Tips For Writing New Years Resolutions

Re-post of the VenueQuest newsletter 1/2/2013 – I predict this could be the most un-read newsletter I will send this year.  The timing stinks because many of you are off this week. And, what is more predictable or cliche on January 2 than a newsletter about New Years Resolutions, ugh!

But I am writing it anyway, because for the topic of New Years Resolutions, the timing is fantastic.  I used to set the same goals every year…get in shape, make more money, blah blah blah.  Until I realized how quickly those broad resolutions could be forgotten because I had no follow through.  In 2008, I set some strict guidelines to get very serious about my New Years Resolutions and I have built on it each year since then.  The first year with specific goals did not go even close to what I had envisioned though.

I was carrying some credit card debt from a recent interstate move, and I had been suffering on and off from a variety of annoying health symptoms including itchy legs, coughing, fatigue, etc.  My personal resolutions going into 2009 were to eliminate my credit card debt, and find a small practice doctor who could work with me to solve all my “little” health problems.  By January 9, I had found the single practice doctor, and after a series of scans and tests, he told me I had Stage 3 Hodgkins Lymphoma and I would be going into chemotherapy right away.  I did not get out of debt that year!

Fast forward, I am healthy again, and I still write down my resolutions.  I used to type them up in big bold fonts and print a copy which would be taped to the wall next to my desk so that I could cross them off as I completed goals.  I love checking something off a list.  Since discovering Evernote, I have replaced my taped up list with an Evernote “note.”  If you are not familiar with Evernote, Google it.  I have yet to meet any users who can say they would be better off without it.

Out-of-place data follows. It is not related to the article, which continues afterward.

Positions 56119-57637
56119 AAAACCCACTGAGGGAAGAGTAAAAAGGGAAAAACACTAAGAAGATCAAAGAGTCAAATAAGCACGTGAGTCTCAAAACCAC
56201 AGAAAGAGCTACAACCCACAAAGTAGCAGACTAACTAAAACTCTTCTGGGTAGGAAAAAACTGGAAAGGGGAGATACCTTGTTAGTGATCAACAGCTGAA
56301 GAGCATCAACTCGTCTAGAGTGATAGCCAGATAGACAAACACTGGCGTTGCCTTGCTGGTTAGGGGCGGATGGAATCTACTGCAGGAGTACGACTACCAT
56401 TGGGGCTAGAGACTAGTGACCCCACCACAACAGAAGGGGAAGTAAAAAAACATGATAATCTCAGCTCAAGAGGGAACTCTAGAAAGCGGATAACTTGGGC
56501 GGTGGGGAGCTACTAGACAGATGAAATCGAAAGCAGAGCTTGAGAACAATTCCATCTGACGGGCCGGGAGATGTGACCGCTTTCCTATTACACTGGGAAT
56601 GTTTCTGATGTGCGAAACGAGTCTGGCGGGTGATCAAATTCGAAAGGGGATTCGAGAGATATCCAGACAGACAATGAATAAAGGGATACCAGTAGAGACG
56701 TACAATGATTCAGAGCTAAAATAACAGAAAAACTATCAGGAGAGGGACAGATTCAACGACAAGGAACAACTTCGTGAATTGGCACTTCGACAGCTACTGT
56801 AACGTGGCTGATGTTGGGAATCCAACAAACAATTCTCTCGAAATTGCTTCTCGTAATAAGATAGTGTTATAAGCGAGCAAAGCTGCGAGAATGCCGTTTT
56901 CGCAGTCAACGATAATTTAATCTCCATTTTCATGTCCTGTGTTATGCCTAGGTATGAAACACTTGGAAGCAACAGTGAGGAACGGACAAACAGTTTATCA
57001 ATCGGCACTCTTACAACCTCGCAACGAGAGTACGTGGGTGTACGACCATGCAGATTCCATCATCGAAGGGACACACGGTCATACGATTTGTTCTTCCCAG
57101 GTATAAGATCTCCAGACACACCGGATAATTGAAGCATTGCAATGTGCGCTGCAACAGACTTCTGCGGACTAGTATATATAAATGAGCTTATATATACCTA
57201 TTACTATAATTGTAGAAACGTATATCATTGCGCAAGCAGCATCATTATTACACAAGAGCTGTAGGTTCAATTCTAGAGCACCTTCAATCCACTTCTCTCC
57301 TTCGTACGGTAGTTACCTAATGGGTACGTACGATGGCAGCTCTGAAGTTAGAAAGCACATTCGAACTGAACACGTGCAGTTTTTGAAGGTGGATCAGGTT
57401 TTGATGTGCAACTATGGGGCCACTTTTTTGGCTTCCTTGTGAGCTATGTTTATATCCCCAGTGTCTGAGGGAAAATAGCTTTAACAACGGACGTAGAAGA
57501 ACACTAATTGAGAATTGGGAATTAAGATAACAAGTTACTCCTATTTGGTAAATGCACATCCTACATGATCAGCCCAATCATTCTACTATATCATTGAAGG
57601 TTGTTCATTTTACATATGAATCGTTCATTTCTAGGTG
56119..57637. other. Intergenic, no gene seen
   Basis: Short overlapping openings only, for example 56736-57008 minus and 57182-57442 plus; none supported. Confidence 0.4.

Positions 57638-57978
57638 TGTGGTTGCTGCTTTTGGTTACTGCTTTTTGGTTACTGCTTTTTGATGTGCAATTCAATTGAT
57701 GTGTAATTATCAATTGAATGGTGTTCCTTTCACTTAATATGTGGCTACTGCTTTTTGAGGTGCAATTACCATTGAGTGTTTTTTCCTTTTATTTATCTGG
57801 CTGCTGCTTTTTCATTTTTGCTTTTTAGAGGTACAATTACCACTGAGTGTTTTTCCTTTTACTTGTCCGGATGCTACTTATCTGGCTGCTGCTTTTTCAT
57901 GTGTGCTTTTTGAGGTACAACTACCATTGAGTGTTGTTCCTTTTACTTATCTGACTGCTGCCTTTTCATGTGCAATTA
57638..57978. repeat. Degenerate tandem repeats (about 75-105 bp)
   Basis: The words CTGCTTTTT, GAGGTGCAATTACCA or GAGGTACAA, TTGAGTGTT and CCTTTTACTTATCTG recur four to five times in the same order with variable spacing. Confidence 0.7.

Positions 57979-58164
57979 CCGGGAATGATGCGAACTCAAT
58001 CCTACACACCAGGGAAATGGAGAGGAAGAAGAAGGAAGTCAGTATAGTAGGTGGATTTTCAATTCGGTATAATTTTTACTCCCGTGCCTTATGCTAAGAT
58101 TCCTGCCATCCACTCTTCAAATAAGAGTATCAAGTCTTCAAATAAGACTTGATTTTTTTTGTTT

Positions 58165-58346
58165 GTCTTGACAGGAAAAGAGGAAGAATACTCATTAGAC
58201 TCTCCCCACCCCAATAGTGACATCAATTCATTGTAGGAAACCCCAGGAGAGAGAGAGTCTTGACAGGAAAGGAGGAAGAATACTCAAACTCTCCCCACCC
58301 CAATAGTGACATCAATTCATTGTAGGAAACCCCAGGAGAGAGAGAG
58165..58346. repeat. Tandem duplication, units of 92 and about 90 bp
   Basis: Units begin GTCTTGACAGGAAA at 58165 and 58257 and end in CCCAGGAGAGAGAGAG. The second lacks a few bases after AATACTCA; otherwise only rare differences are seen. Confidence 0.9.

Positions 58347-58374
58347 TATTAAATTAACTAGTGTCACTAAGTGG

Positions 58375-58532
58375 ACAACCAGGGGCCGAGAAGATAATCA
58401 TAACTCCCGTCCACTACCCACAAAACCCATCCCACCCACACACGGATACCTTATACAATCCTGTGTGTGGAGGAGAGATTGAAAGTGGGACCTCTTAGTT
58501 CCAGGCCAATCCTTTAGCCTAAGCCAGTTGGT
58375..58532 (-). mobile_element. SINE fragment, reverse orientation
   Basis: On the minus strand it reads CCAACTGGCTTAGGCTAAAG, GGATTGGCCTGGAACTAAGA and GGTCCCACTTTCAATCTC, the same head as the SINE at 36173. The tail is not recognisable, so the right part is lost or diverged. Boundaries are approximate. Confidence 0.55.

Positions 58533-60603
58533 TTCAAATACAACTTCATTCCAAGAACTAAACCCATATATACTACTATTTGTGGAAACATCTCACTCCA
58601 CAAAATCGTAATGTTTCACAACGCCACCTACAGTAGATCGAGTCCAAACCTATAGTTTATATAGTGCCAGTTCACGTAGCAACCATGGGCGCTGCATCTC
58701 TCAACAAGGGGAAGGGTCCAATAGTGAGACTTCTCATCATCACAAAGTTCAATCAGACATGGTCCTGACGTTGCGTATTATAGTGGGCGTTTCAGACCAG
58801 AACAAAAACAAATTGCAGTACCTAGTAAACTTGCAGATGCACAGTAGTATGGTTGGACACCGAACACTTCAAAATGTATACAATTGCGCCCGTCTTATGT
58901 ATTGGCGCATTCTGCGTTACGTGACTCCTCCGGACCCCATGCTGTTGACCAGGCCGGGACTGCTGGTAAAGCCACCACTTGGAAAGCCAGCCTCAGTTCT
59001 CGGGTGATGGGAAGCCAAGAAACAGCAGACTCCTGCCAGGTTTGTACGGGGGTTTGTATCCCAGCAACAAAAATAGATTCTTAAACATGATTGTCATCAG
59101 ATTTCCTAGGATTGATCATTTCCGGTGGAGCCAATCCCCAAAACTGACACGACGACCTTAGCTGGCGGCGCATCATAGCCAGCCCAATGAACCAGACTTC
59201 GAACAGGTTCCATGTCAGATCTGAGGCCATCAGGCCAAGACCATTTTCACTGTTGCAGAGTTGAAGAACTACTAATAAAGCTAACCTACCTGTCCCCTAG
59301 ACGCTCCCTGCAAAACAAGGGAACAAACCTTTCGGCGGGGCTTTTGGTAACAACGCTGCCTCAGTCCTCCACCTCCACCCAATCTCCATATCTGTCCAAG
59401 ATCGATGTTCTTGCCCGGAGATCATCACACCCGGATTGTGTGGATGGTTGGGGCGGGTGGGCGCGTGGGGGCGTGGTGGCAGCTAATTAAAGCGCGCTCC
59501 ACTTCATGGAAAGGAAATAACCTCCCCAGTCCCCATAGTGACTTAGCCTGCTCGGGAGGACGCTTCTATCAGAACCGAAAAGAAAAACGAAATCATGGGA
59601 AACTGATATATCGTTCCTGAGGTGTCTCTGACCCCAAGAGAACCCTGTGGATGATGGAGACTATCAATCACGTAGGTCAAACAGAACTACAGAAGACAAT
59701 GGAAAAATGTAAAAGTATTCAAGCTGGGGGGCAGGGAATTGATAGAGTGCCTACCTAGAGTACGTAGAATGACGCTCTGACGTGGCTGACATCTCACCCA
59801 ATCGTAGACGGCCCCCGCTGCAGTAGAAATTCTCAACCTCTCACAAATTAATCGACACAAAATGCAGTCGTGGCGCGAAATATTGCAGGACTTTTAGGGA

So, without further delay, these are my suggestions and tips for writing New Years Resolutions:
1. Write them down…someplace permanent…that you will see on a regular basis.  Writing them is not enough.   I turn to my computer, type them up in Word with big bold fonts and then print it out.  Next I tape that sheet right next to my desk.

2. Be specific.  There is a little room for ambiguity, but avoid “Get in shape.”  Instead, try “Plan 20 minutes of exercise three times per week (or whatever is realistic for you).  One of my goals for 2012 was to send 10 email newsletters…For anyone counting, yes, this is #9.

3.  Make time to review your list periodically.   Schedule a meeting on your calendar in three months, and give yourself a review.  It will be interesting for you to discover what remains important and what you feel less strongly about.  If you really want to get serious about this, invite another participant to your meeting who can hold you accountable to your goals.

4.  It’s never to late to make a commitment.  If you formalize your list of resolutions, then it becomes a living thing and it can grow.  As the motivation and circumstances strike, you can add to the list.  Setting goals is not just for January 1.

Here are some of my other resolutions for 2013:

1. Grow the VenueQuest Facebook page by 200 new Likes.  Currently at 63, so I need to be at 263 by next December.  Anyone care to help me get started with this one???
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2. Hire a new employee.  VenueQuest is growing and we need help.  I am hoping to find the right person for the job in the first quarter of 2013.

I will schedule my review meeting for March 20 and I will let you know how I am doing with this list.  Happy New Year.